As politicians and legislators wrangle over the legal status of marijuana — for medical as well as recreational uses — the rural hamlet of Williams, Ore., has taken matters into its own hands. The "idyllic" Williams, with a population of about 2,000 people, has emerged as the crown jewel in the "Emerald Triangle," a verdant region along the Oregon-California border with a rich heritage of pot cultivation. More than 400 people, or roughly 20 percent of the small town, are each registered with the state of Oregon to legally grow up to six marijuana plants for medicinal purposes. In one local zip code with 80 residents, 60 people have pot-growing permits. Here, a brief guide:
How did all this pot growing start?
The area around Williams has an ideal climate for growing marijuana. When hippies from California and elsewhere traveled here in the 1970s, they found a remote agricultural area with a "live-and-let-live" attitude, making it perfect for pot cultivation. After Oregon's medical marijuana law was implemented in 1999, many illegal pot growers "came out of the woods and started doing it legally," said Keith Mansur, editor of the Oregon Cannabis Connection, as quoted by the Associated Press.
What's the economic impact?
Profound, according to the locals. Like many parts of the Northwest, Williams and the surrounding communities have been pummeled by the downturn in logging, farming, and other economic mainstays. The recent surge in marijuana cultivation has stimulated the local economy through sales of growing equipment like fencing, fertilizers, and potting soil. But because a lot of the cash-based commerce takes place off the books, it isn't taxed, and thus doesn't help local schools, libraries, or other struggling public services.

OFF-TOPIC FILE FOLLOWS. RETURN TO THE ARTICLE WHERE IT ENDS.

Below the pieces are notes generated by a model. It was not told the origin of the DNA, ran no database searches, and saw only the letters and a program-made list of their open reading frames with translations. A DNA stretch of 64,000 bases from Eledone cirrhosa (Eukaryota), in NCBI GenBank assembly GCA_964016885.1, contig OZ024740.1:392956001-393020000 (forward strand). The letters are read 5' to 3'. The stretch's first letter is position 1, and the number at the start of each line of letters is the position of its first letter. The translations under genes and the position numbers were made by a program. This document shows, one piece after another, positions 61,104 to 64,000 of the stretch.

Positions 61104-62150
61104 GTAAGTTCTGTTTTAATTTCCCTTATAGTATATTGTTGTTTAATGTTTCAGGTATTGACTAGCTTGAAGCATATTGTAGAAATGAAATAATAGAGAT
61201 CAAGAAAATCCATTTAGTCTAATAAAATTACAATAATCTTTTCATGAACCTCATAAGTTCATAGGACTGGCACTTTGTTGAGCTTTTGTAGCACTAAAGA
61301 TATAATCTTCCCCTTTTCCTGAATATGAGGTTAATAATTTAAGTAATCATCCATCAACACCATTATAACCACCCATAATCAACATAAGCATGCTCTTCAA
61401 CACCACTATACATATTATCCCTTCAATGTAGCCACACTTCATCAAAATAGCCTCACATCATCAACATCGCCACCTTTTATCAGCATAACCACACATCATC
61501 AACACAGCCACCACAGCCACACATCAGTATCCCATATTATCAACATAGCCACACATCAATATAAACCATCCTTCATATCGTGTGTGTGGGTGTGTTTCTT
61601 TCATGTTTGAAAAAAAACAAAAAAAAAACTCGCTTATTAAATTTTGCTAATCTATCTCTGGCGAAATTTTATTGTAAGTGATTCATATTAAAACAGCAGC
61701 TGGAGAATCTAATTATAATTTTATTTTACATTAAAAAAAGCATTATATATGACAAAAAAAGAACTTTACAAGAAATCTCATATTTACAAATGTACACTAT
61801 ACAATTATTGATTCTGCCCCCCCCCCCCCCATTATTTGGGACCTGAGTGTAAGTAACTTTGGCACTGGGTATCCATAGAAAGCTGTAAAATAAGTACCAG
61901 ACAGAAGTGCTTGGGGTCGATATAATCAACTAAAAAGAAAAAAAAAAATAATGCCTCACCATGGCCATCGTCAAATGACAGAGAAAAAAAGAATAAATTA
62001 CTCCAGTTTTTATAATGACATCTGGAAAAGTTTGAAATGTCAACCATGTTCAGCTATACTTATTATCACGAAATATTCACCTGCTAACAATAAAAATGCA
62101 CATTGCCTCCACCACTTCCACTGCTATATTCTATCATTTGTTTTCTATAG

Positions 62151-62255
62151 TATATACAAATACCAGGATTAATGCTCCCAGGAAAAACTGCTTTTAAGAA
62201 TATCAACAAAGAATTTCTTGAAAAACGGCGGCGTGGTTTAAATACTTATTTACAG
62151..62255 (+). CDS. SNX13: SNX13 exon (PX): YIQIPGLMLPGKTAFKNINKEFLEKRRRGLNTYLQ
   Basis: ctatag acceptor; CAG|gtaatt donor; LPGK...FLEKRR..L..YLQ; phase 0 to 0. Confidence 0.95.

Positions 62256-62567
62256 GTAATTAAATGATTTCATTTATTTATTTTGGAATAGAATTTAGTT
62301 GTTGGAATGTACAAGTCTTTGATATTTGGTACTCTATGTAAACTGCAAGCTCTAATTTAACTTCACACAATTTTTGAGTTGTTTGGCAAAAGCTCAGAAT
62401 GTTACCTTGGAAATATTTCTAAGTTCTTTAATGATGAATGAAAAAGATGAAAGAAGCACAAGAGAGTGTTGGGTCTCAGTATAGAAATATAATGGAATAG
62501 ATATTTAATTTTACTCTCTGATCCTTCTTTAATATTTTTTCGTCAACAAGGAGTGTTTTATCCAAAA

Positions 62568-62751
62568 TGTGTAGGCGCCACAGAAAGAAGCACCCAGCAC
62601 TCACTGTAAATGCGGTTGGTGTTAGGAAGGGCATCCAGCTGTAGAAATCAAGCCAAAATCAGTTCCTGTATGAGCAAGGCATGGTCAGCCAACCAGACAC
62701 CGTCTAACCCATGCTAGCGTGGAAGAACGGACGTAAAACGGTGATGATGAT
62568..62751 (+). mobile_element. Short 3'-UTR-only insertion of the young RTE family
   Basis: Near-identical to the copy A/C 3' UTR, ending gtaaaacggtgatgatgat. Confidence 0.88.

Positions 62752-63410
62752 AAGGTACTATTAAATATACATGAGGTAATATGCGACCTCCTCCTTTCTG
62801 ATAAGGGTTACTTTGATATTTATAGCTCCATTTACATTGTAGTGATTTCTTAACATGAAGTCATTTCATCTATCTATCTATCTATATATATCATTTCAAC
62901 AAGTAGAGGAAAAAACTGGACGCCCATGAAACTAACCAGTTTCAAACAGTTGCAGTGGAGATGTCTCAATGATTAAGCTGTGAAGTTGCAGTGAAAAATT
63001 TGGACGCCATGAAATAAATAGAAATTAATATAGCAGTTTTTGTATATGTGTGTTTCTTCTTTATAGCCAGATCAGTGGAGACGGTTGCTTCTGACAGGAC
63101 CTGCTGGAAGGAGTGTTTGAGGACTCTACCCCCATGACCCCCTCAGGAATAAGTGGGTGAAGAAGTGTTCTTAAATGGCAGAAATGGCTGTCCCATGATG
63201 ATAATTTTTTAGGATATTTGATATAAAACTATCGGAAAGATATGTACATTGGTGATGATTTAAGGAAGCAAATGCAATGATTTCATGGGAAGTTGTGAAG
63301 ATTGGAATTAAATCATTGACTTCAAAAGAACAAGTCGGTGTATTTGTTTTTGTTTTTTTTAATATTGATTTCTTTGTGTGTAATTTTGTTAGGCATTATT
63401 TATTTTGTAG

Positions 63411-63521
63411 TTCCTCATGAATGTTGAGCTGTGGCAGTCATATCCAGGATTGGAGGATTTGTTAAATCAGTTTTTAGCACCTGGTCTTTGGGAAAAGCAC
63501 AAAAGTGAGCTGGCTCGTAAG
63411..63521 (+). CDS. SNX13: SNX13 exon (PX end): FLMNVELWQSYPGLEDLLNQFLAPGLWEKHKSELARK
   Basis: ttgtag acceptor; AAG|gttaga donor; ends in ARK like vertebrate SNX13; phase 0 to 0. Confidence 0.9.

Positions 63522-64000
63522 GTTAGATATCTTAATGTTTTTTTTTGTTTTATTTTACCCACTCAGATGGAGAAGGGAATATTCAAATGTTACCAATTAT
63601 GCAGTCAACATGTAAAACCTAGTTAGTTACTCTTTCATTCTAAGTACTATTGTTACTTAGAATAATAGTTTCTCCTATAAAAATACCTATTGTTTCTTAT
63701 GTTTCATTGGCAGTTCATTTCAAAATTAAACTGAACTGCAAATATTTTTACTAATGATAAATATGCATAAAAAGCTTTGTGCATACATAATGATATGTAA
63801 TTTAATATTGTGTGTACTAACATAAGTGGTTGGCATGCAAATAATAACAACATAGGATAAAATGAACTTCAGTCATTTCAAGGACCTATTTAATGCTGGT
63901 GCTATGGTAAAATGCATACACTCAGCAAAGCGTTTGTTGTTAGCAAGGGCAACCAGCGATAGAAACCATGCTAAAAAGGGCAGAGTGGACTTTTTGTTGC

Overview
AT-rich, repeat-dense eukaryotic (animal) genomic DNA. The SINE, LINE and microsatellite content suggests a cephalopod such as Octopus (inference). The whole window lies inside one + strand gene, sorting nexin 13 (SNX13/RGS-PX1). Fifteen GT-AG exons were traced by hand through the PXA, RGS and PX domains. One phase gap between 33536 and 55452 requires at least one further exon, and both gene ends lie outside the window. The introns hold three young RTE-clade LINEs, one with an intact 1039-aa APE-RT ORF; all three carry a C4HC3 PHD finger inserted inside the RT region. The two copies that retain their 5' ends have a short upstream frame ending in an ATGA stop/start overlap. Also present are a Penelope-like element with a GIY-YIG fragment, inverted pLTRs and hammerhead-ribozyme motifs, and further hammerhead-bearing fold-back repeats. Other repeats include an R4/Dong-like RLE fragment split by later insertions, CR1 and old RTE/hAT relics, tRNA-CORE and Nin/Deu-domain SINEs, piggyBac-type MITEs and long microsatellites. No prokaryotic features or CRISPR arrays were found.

Are the police cracking down?
Yes, to a degree. There are limits to what people can get away with, even in laid-back Williams. A local couple was busted in 2009 for having 220 pounds of pot, far more than the 16.5 pounds allowed by Oregon law. Since it was a first offense, the couple served just a month in jail after pleading no contest. The total amount of illegal selling and growing in the area is difficult to determine.
Is everyone in the town happy about this?
No, especially at harvest time in the fall, when growers take aggresive action to thwart pot thieves. "Some people dress up like Vietnam and walk around with guns," says local grower and activist Laird Funk. "But you could kill people like that, so I don't." Still, people see value in an agricultural crop that can replace a once-vibrant timber economy. "Forget cutting the trees," says area resident John Rickert. "Let's legalize marijuana."
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